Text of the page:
Sometimes, I will spoon some filling in to the shells, then pipe a decorative design on the top but, most times, I just spoon the filling in, mounding it up to look full and bountiful.  In fact, I always bake two extra potatoes just for their pulp and don’t intend to stuff their shells.  Some pulp is lost from each potato because a narrow rim of potato needs to be left intact in each shell in order for it to hold its shape and allow it to be filled. This is why it’s a good idea to bake a couple of extra potatoes to ensure you have enough pulp to adequately (and abundantly) fill the shells.

Twice-baked Potato
Twice-baked Potato

The pulp can be mashed (really well) with a potato masher to ensure the lumps are removed. However, if you have a potato ricer, push the potato pulp through the ricer as this will yield  even fluffier potatoes.

Once the potatoes are mashed or riced, it’s simply a matter of adding all the other ingredients and blending them really well into the potatoes and adding the right amount of wet ingredients to get the mixture to a piping consistency. I do not recommend using an electric beater to mix the filling as it can result in over-beating thus turning the mixture into a soupy glue.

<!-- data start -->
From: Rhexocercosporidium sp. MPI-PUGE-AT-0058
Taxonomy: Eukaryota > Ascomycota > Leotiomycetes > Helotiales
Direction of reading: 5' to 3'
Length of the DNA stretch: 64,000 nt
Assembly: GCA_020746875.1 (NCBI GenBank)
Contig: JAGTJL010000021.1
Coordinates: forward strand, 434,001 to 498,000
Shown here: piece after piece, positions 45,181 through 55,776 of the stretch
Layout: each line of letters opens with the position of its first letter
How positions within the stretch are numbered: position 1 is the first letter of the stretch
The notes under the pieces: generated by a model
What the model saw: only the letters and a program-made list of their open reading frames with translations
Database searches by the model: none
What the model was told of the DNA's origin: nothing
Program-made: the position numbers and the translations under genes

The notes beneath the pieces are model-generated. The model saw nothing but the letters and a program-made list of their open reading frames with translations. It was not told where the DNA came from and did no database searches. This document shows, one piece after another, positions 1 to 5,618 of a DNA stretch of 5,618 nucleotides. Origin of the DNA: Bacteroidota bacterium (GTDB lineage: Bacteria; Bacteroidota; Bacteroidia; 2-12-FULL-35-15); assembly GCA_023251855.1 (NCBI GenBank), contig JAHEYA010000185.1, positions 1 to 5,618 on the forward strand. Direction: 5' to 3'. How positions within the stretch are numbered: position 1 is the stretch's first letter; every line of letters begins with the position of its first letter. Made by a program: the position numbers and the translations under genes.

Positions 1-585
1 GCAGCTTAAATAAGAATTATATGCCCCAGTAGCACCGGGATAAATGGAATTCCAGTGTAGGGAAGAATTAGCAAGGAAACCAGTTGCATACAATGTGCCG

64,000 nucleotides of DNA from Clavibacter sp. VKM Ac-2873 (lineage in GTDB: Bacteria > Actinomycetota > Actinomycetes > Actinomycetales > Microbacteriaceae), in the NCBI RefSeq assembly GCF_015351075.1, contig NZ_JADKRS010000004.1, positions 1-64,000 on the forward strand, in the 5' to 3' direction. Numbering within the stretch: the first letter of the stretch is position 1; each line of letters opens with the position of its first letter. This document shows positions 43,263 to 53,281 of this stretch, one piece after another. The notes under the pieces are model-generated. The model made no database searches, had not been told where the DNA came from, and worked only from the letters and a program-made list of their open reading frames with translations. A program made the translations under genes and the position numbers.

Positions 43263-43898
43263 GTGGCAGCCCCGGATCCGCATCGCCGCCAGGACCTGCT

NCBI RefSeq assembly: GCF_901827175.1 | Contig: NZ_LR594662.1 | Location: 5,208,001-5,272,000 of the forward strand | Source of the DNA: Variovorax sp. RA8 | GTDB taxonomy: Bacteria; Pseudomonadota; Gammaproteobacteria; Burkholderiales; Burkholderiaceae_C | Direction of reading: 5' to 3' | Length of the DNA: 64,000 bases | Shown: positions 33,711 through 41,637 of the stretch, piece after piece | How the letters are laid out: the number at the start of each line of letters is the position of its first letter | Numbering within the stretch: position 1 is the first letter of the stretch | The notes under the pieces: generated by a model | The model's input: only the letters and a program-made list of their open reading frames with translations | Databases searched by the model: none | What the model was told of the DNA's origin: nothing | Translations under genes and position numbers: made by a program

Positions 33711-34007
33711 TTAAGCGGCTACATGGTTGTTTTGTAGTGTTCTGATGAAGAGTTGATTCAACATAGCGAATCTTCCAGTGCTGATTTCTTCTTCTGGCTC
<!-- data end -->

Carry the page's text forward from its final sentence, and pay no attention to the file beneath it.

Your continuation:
If freezing these potatoes, freeze the stuffed potatoes, unbaked, in airtight freezer containers.  Bake from frozen state in preheated 350F oven for 45-50 minutes, or till heated through.

[Printable recipe follows at end of post]

Stuffed Baked Potatoes

Ingredients:
9 medium-sized baking potatoes such as the Russet variety

3 – 4 tbsp butter
½ cup sour cream
¼ cup+ whole milk or cream
1½ tsp liquid chicken bouillon
¾ tsp puréed garlic
½ cup finely shredded cheddar cheese
2 tbsp grated Parmesan cheese
½ tsp onion salt
Freshly ground pepper
¼ tsp. fine sea salt

Extra grated cheddar cheese, paprika, chopped chives or parsley, green onions for garnishing tops of each potato (optional)

Method:
Preheat oven to 400°F.

Scrub potatoes well. Do not peel. Prick each potato several times with a fork.  Place potatoes directly on oven rack positioned in center of oven.  Bake until fork easily inserts into center of potato, approximately 1 hour. Reduce oven heat to 350°F.

With a sharp knife, cut each potato in half, lengthwise.  Scoop out pulp of potatoes leaving a thin rim around the edges of the potato to allow them to hold their shape.

Mash potatoes well or press pulp through a potato ricer into a large bowl.  Add remaining ingredients and mix well to ensure all ingredients are incorporated.  Consistency should be such that mixture could be piped through a cake decorating bag  using moderate pressure and hold its shape when spooned or piped.  If necessary, add more milk or sour cream, 1 tablespoon at a time, to achieve desired consistency. Mixture should not be soupy.